Successful weed control relies on follow up after the initial efforts. This means looking for and killing regrowth or new seedlings. Using a combination of control methods is usually more successful.

To manage mistflower:

  • control the weed when plants are young and before flowering to prevent seed set
  • check for flushes of seedlings after rain
  • control infestations when infestations are small when possible.

Pasture management

When: Year round.

Follow up: Spot spray regrowth or new seedlings with herbicides.

Dense pastures help prevent mistflower from establishing and assist in preventing re-establishment following control. Follow good pasture management practices and in particular avoid overgrazing. Avoid overgrazing pastures and manage pastures to maintain 100% ground cover.

Physical removal

By hand

When: Before flowering in August.

Follow up: Within 6 months to keep infestations under control.

Hand pull or dig out plants before they flower. In pastures sow pasture seed in the space where the mistflower was removed to provide competition for mistflower seedlings.

Cultivation

When: Before flowering in August.

Follow up: Plant competitive pasture species or native vegetation.

Larger or dense infestations can be slashed or cultivated where the terrain is suitable. This may not be possible in steep or rocky areas. 

Biological control

There are two biological control agents available for mistflower:

  • White-smut fungus (Entyloma ageratinae) is widespread from south-eastern QLD to the south coast of NSW. This fungus prefers wet, cool (10 - 20°C) areas. It affects the lower leaves of the plant first, eventually causing the leaves to die. If plants are severely affected they will not flower.
  • Mistflower gall fly (Procecidochares alani), feeds on the upper leaves. It limits growth but does not control the plants. The gall fly is more suited to warmer drier sites than the white smut fungus.

Both of these agents are widespread in NSW. Redistribution is usually not necessary but in some cases it can accelerate dispersal. Contact your local council weeds officer for advice on using biological control agents for mistflower.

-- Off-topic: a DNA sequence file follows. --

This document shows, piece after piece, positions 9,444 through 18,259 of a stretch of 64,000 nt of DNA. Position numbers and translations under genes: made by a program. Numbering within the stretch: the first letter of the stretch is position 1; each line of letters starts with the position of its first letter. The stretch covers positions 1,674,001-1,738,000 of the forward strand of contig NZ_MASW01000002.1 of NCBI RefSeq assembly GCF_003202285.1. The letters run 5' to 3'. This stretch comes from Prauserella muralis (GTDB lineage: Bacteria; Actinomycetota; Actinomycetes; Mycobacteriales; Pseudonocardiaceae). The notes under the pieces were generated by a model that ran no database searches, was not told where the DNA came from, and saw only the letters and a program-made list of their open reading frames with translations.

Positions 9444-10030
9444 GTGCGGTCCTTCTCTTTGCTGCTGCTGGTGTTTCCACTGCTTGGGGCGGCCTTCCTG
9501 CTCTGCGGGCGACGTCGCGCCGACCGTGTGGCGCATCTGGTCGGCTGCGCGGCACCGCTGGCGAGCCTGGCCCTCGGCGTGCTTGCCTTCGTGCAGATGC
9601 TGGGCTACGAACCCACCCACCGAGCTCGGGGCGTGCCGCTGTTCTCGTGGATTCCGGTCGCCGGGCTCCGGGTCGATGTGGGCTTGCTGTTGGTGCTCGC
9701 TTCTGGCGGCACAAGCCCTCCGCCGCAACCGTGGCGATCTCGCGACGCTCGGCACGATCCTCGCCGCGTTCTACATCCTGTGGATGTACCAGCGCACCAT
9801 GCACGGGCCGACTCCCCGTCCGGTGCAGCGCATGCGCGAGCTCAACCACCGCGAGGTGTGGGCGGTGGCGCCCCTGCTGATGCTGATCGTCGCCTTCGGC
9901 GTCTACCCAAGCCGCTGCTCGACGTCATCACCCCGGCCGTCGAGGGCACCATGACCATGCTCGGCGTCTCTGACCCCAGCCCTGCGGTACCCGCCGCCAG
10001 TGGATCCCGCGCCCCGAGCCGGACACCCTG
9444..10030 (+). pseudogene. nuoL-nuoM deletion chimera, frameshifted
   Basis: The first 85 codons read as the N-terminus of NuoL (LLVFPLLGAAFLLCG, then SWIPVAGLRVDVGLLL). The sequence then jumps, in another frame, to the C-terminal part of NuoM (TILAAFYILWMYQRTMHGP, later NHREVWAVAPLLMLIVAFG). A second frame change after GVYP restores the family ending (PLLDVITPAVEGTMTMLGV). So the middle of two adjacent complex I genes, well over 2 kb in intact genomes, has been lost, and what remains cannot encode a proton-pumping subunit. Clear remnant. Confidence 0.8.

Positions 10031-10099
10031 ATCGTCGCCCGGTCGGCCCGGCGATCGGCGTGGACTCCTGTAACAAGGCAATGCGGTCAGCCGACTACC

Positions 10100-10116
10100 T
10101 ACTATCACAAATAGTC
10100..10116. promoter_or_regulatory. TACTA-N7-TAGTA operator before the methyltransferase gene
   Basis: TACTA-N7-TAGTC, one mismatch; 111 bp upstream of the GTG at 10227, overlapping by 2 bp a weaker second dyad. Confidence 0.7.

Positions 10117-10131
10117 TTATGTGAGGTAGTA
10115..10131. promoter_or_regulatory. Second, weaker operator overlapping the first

Chemical control

Spot spraying

When: Any time before flowering.

Spray actively growing plants. Cover all of the foliage with herbicide.

Splatter guns

Splatter guns can be used for dense infestations of weeds that are difficult to reach. The specialised nozzle produces large droplets that allow plants up to 10 m away to be sprayed with limited chance of spray drift. Spray small amounts of concentrated herbicide onto the weeds. It is not necessary to cover all of the foliage.

Herbicide options

WARNING - ALWAYS READ THE LABEL
Users of agricultural or veterinary chemical products must always read the label and any permit, before using the product, and strictly comply with the directions on the label and the conditions of any permit. Users are not absolved from compliance with the directions on the label or the conditions of the permit by reason of any statement made or not made in this information. To view permits or product labels go to the Australian Pesticides and Veterinary Medicines Authority website www.apvma.gov.au

See Using herbicides for more information.


2,4-D 300 g/L + Picloram 75 g/L (Tordon® 75-D)
Rate: 650 mL per 100 L of water
Comments: Actively growing bushes.
Withholding period: 1-8 weeks (see label).
Herbicide group: I, Disruptors of plant cell growth (synthetic auxins)
Resistance risk: Moderate


Fluroxypyr 140 g/L + Aminopyralid 10 g/L (Hot Shot™ )
Rate: 700mL per 100 L of water
Comments: Apply to actively growing plants from October to April.
Withholding period: Not required for pastures when used as directed. Do not graze or cut crops for stock food for 7 days after application. See label for export restrictions.
Herbicide group: I, Disruptors of plant cell growth (synthetic auxins)
Resistance risk: Moderate


Fluroxypyr 200 g/L (Comet® 200 herbicide)
Rate: 500 mL per 100 L of water
Comments: Actively growing seedlings and young bushes before flowering.